> /22 1,024 2X-Small $500.00 $0.4883 50.00%
> /21 2,048 X-Small $1,000.00 $0.4883 50.00%
> /20 4,096 X-Small $1,000.00 $0.2441 25.00%
> /19 8,192 Small $2,000.00 $0.2441 25.00%
> /18 16,384 Small $2,000.00 $0.1221 12.50%
> /17 32,768 Medium $4,000.00 $0.1221 12.50%
> /16 65,536 Medium $4,000.00 $0.0610 6.25%
> /15 131,072 Large $8,000.00 $0.0610 6.25%
> /14 262,144 Large $8,000.00 $0.0305 3.13%
> /13 524,288 X-Large $16,000.00 $0.0305 3.13%
> /12 1,048,576 X-Large $16,000.00 $0.0153 1.56%
> /11 2,097,152 2X-Large $32,000.00 $0.0153 1.56%
> /10 4,194,304 2X-Large $32,000.00 $0.0076 0.78%
> /9 8,388,608 3X-Large $64,000.00 $0.0076 0.78%
> /8 16,777,216 3X-Large $64,000.00 $0.0038 0.39%
> /7 33,554,432 4X-Large $128,000.00 $0.0038 0.39%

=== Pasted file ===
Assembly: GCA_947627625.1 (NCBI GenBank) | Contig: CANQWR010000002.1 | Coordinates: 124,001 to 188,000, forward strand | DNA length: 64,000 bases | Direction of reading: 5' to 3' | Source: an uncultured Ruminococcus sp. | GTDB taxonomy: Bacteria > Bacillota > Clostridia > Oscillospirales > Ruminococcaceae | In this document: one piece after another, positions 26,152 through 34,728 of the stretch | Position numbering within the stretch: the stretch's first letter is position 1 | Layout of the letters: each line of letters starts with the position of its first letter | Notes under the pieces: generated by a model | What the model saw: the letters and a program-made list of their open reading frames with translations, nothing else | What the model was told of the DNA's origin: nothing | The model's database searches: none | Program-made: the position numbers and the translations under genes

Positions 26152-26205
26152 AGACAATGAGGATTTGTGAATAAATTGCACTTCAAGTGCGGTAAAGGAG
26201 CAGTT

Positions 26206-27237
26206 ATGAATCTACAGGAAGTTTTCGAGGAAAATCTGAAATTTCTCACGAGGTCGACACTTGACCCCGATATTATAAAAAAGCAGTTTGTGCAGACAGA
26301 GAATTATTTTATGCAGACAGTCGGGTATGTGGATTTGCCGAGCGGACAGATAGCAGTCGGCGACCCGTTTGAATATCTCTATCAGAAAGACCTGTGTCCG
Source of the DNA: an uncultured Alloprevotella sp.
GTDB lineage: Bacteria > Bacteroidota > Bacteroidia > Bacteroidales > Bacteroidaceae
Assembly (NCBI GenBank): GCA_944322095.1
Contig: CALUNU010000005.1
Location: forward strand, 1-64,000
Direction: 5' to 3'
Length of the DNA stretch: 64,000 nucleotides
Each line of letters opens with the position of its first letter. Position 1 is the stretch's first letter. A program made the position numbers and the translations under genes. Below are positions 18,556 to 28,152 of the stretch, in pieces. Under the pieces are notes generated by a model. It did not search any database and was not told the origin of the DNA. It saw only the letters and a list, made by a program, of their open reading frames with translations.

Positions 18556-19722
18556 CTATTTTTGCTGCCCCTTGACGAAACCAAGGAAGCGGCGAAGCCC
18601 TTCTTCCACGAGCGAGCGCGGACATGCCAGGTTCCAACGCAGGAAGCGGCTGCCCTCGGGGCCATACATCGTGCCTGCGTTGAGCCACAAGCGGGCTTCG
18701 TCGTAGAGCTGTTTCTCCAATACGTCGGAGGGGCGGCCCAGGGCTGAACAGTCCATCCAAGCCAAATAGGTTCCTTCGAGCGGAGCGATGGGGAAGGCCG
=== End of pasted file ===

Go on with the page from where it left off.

> /6 67,108,864 4X-Large $128,000.00 $0.0019 0.20%
> I sincerely hope ARIN re-thinks this before implementation.  That’s what would be fair and equitable for all.
> -Mark McDonald
> President/CEO
> Siteserver, Inc.
>       On Sep 15, 2021, at 1:05 PM, John Curran <jcurran at arin.net> wrote:
> Mark - 
> In April of this year, we announced a consultation on the matter of harmonizing ARIN’s fees and many of the issues you raised were discussed at that time on the
> ARIN-consult mailing list - https://lists.arin.net/pipermail/arin-consult/2021-April/date.html
> As noted in that discussion, 3621 end-user customers will see their fees decrease as a result of change.  4431 end-users (those with larger IP address holdings)
> will see their fees increase.  After the fee changes, all customers will be paying the same fees based on their total IPv4 resources held. 
> Regarding ISP/EU fees distribution, note that ARIN’s expected total fees paid in 2021 are approximately $21 million – with ISP’s paying the overwhelming
> majority of the costs at approximately $17M annually.